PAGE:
CONCERN has been raised about the “ridiculous” state of the boating pond at Musselburgh Lagoons, which is “congested with rotting weed”.

Local resident and kayaking coach Dougie Williams claimed the watersports attraction had been “left to ruin over many years”.

He branded the water “dirty, smelly and weed-infested”, adding that rats were spotted recently.

He claimed the potholed access road had been left unrepaired and was in a “dangerous condition”, adding that Levenhall Links, where the boating pond was situated, was meant to be for the “common good” of local people.

He said mounds of weed cut by contractors had been “dumped”.

“In all previous years, the cut weed was removed out of the pond almost immediately but not this time,” said Mr Williams.

“A group of us formed the Musselburgh Lagoons Boating Pond Improvement Group a few years ago. East Lothian Council looked at our proposals and employed consultants to carry out a feasibility study from which recommendations and options were provided.

East Lothian Courier: Boating pond

“We really need the council to follow up on these proposals and at least maintain the area to a safe standard before it’s too late.”

Mr Williams said that the group had hoped the pond would be relined and the road fixed.

He added that a proposal for a new pond with disabled access facilities, changing rooms and toilets had also been mooted.

The improvement group was made up of different pond users such as the model boat and sailing enthusiasts, as well as kayakers.

Mr Williams, a member of Edinburgh Kayak Club and Lothian Sea Kayak Club, said: “The pond is quite unique in that it is one of the only inland waters in the county for safe practice for kayakers and paddleboarders.

“Due to the extremely poor condition of the access road and pond weed, users are taking to the sea without proper training and experience, and it’s only a matter of time before there is an incident.

“Many of our club members and coaches simply refuse to attend the lagoon session now due to the road access and weed problems.

East Lothian Courier: Musselburgh resident and kayaking coach Dougie Williams wants action to improve the boating pond and access road at the lagoons

Musselburgh resident and kayaking coach Dougie Williams wants action to improve the boating pond and access road at the lagoons

“There is ample space for all kinds of leisure activities which can easily operate in complete harmony with the natural environment, yet the council seem intent on simply making it a wild grassy area.

“The access road can only be described as ‘a very bumpy ride’. There are more potholes than road.

“Over the years, it has been left to deteriorate.”

A council spokesperson said: “Levenhall Links is an area that combines recreational opportunities with important nature conservation requirements and is part of the Firth of Forth Special Protection Area.

“Management of this area requires careful consideration and the need to balance a diverse range of interests.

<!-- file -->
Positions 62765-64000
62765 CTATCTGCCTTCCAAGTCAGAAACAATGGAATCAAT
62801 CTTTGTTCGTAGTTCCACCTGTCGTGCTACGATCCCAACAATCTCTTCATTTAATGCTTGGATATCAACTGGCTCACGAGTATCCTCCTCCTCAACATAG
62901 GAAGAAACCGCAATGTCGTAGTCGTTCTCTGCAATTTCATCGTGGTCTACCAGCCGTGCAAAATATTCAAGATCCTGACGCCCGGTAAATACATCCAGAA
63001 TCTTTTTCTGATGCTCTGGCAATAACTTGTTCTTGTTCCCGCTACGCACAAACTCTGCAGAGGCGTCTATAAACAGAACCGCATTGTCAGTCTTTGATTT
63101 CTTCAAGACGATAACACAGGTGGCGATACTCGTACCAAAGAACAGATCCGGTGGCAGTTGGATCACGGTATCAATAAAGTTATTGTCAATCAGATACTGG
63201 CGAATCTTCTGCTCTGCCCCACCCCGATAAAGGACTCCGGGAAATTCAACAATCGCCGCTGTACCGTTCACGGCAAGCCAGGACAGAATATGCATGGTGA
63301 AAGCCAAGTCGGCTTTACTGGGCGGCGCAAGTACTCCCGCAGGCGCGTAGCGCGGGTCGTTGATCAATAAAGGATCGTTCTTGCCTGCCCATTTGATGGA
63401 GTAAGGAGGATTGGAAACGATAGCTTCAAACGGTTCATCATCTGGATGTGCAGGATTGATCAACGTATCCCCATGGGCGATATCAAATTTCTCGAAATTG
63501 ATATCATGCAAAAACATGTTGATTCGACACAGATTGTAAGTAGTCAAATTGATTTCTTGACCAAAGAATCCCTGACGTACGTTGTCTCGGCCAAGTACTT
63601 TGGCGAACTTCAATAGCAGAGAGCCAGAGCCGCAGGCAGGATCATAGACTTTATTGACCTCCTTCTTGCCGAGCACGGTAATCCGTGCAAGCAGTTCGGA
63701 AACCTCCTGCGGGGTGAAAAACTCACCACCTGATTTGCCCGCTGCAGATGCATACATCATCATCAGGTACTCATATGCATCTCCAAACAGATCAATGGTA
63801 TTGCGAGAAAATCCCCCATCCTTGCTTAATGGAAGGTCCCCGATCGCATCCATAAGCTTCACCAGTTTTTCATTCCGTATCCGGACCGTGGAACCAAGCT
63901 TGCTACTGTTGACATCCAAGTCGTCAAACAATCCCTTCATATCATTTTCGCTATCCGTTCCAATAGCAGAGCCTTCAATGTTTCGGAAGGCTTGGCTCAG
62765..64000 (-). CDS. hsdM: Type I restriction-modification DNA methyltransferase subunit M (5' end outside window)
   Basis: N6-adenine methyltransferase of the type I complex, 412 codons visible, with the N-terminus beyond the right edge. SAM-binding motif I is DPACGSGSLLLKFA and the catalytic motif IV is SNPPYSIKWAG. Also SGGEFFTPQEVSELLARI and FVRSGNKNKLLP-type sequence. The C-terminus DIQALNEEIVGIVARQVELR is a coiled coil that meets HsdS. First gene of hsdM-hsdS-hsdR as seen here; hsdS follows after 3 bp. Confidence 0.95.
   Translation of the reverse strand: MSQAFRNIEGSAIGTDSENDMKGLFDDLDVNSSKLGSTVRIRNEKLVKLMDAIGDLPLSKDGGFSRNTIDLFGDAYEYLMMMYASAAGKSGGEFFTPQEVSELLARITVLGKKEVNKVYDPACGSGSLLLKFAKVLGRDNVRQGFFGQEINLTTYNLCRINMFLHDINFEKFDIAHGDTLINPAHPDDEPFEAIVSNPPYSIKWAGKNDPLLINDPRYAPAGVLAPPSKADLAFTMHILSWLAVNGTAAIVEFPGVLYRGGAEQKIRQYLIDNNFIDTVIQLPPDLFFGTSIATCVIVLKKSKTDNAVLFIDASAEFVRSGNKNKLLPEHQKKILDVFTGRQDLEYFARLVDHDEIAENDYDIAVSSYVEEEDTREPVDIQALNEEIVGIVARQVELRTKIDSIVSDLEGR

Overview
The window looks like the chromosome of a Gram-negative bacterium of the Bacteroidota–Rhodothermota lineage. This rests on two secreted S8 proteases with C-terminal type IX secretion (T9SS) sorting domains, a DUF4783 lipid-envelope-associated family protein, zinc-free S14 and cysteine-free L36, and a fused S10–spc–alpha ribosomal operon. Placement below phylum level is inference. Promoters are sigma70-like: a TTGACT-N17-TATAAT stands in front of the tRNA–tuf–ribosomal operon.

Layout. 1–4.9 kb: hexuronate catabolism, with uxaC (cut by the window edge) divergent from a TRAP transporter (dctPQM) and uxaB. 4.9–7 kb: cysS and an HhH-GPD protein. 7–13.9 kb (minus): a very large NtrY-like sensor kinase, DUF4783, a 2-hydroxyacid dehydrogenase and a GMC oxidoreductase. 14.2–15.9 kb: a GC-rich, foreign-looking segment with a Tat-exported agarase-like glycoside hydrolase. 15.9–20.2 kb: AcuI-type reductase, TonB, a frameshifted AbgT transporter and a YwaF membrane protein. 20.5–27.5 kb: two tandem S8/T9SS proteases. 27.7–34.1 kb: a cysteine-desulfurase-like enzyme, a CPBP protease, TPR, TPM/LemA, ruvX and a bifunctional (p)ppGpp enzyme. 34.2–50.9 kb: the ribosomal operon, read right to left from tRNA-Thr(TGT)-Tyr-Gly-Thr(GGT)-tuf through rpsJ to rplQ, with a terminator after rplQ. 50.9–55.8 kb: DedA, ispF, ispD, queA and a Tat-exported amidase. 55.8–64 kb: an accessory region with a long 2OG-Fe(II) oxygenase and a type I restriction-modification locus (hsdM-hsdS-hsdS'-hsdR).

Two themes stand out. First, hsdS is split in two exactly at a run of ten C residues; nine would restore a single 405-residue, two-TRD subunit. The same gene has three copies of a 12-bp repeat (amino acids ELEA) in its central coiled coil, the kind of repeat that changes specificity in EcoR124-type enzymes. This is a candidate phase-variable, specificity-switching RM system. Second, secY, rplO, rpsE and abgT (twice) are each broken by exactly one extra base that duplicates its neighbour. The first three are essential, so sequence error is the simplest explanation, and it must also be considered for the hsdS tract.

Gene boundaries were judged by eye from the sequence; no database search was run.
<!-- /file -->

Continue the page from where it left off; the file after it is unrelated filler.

“The links were created by reclaiming land from the sea by the use of pulverised ash from the former Cockenzie Power Station and one of the earliest facilities was the creation of a boating pond which remains well liked and well used.

“In common with other inland water courses, the boating pond experiences the growth of aquatic weed which is challenging to control.

Mechanical cutting

“Previous control methods included the application of aquatic herbicide which is no longer available, so the council has to resort to mechanical cutting, which is a specialised operation with limited availability of contractors.

“Normally three cutting days a year are booked but to date this year 13 cuts have been carried out, with a commitment for a further three cutting days later in the season, which is more than five times the usual level of control.

“The cuttings have been immediately collected by amenity services after each cut, with the exception of the last cut due to our staff carrying out other ground services during the summer season, but these will be removed shortly.

“Whilst we are aware that some improvements could be carried out, including replacing the lining of the boating pond, it remains an extremely popular facility and used primarily by the council’s outdoor education service and the outdoor activities provider Venturing Out, who continue to provide ongoing activity at the boating pond.

“Regular water quality tests have returned excellent results, confirming the management of the facility is providing the required standard for a range of water activities.

“The access road is in poor condition and, with funds not available to bring it up to an acceptable standard, 5mph speed limit signs are displayed and visitors are encouraged to park at the perimeter car parks.

“During these particularly challenging financial times, local authorities are required to identify priorities which aim to benefit and improve communities as widely as possible, but inevitably as a result, some more specialised requirements can’t be met.”

She said the council was in touch with pest controllers with regard to the rats.